Once upon a time in Craig, America: The Craig Theatre
Editor’s Note: This monthly series features stories from memoir writers in Craig, Maybell and elsewhere in Northwest Colorado who attend Colorado Northwestern Community College. They are intended to reflect the region’s fascinating history in the words of those who have lived it. Dedicated to the late Carol Jacobsen, who planted the seed.
When I was a freshman in high school, I was hired as an usherette at the Craig Theatre. This was in 1946. Tickets were 65 cents for adults, 45 cents for students and 20 cents for children. At the concession stand, popcorn was 20 cents, candy and soda were a nickel.
The usherettes were assigned uniforms. They were a medium blue color with gold trim. The slacks had a slight bell. The jacket had long sleeves, and the front was in the style of a drum major’s uniform, with a double row of gold buttons and gold trim. Each usherette was also issued a flashlight.
Wednesdays were the busiest nights. After the show, there was a big drawing. Every adult who bought a ticket wrote their name on a paper and it was put into a drum. The drum was pulled out onto the stage and whirled, then a name was picked. The winner received a cash prize of $25, which was a lot in those days. It was standing room only.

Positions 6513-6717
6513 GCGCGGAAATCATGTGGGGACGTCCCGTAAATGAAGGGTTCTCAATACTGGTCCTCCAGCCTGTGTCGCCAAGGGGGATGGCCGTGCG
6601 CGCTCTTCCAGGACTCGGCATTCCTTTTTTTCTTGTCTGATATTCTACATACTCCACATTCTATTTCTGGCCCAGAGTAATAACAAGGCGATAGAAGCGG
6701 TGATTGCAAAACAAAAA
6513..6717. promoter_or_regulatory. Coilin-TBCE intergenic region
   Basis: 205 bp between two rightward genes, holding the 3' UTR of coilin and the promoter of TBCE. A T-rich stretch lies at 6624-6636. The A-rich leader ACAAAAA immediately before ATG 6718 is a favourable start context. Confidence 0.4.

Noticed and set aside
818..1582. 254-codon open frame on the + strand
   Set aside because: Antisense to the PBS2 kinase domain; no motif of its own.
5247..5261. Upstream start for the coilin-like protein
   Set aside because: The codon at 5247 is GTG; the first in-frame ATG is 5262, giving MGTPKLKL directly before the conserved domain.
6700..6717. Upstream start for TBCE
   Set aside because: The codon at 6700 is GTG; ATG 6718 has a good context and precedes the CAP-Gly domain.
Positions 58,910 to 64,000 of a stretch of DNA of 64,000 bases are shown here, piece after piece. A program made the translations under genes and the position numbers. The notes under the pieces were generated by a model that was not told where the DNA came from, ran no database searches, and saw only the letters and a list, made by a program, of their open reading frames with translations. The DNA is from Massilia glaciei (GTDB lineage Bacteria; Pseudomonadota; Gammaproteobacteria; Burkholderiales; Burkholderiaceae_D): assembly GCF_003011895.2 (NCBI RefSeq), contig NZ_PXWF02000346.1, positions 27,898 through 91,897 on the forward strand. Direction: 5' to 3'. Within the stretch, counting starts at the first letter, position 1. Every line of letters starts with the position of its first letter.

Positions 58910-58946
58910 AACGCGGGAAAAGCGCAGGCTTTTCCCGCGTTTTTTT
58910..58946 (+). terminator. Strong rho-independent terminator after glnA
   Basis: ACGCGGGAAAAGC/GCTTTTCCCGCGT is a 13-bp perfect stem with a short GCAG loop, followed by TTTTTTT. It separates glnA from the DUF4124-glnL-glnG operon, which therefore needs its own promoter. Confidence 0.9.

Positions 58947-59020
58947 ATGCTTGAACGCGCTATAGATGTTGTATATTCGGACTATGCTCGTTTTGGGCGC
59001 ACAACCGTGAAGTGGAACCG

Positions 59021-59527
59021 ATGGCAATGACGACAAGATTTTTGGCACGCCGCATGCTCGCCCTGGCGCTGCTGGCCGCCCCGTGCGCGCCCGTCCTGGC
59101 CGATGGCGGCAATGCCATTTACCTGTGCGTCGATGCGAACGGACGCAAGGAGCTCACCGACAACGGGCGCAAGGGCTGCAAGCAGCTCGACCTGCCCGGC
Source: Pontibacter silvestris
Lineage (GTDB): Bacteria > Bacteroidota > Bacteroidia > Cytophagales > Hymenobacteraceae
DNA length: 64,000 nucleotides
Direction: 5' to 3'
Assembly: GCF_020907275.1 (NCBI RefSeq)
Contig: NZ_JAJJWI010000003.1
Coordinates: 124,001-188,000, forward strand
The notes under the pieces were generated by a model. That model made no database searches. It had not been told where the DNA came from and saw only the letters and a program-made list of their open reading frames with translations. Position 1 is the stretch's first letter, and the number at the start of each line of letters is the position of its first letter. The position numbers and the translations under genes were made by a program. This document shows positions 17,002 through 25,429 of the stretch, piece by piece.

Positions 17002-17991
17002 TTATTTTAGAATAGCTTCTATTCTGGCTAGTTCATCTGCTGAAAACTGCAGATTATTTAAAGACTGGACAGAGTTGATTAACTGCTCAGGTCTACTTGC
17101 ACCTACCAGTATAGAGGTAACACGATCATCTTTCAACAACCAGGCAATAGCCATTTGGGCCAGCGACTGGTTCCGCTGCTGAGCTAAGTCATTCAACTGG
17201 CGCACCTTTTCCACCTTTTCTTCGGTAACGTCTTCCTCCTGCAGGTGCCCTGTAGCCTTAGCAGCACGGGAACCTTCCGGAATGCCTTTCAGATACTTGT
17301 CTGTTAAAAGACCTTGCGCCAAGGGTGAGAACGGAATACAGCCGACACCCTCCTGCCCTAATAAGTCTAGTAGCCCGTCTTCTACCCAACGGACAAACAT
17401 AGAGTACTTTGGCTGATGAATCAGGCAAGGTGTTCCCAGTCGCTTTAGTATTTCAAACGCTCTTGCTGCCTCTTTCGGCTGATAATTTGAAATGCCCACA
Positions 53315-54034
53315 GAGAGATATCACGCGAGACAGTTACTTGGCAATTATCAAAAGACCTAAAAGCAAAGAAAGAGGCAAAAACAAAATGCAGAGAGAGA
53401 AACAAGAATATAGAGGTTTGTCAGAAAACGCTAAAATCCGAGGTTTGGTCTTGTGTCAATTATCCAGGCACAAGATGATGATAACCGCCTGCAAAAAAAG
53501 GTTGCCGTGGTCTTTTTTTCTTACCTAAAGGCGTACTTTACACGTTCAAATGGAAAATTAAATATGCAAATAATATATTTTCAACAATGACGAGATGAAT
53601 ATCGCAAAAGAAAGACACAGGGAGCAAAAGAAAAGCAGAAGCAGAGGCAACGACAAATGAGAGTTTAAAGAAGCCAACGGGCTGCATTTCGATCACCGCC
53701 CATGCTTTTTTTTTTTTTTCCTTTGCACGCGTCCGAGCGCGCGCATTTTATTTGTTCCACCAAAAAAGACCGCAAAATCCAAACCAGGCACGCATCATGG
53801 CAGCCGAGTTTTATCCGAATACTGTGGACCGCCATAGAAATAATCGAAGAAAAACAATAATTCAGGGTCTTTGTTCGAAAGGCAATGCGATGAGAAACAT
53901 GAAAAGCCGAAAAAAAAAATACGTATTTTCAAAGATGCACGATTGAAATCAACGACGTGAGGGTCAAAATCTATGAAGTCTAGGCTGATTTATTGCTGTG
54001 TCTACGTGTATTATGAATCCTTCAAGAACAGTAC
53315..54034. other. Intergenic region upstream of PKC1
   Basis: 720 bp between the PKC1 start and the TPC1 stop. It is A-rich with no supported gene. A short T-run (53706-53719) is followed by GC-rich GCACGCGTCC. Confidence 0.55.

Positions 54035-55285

One day during my junior year we were in study hall. This was at the Breeze Street school. One of the kids looked out of the window and yelled, “There’s a fire!” Everyone went to the window and, sure enough, there was a terrible fire. The smoke was thick so we knew it was not far away.
A little while later, a girl from the office came in and announced, “The theatre is on fire, and so are Kelloggs and Brinkleys [those were stores on the same block].” What a shock. I had worked the night before and all was fine then.
We walked over after school to see the damage, and it was much worse than we’d thought. Everything was charred and black and the firemen were still there, spraying it with water.
After the fire, the theatre moved into a building a couple blocks away. I was promoted to the ticket booth. But working there just wasn’t the same. There was a kind of sadness. Craig had gone through a big change and a new era had begun.
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SILT — Water managers are dealing with the after effects of the Grizzly Creek Fire and subsequent mudslides in Glenwood Canyon by continuing a water quality monitoring program.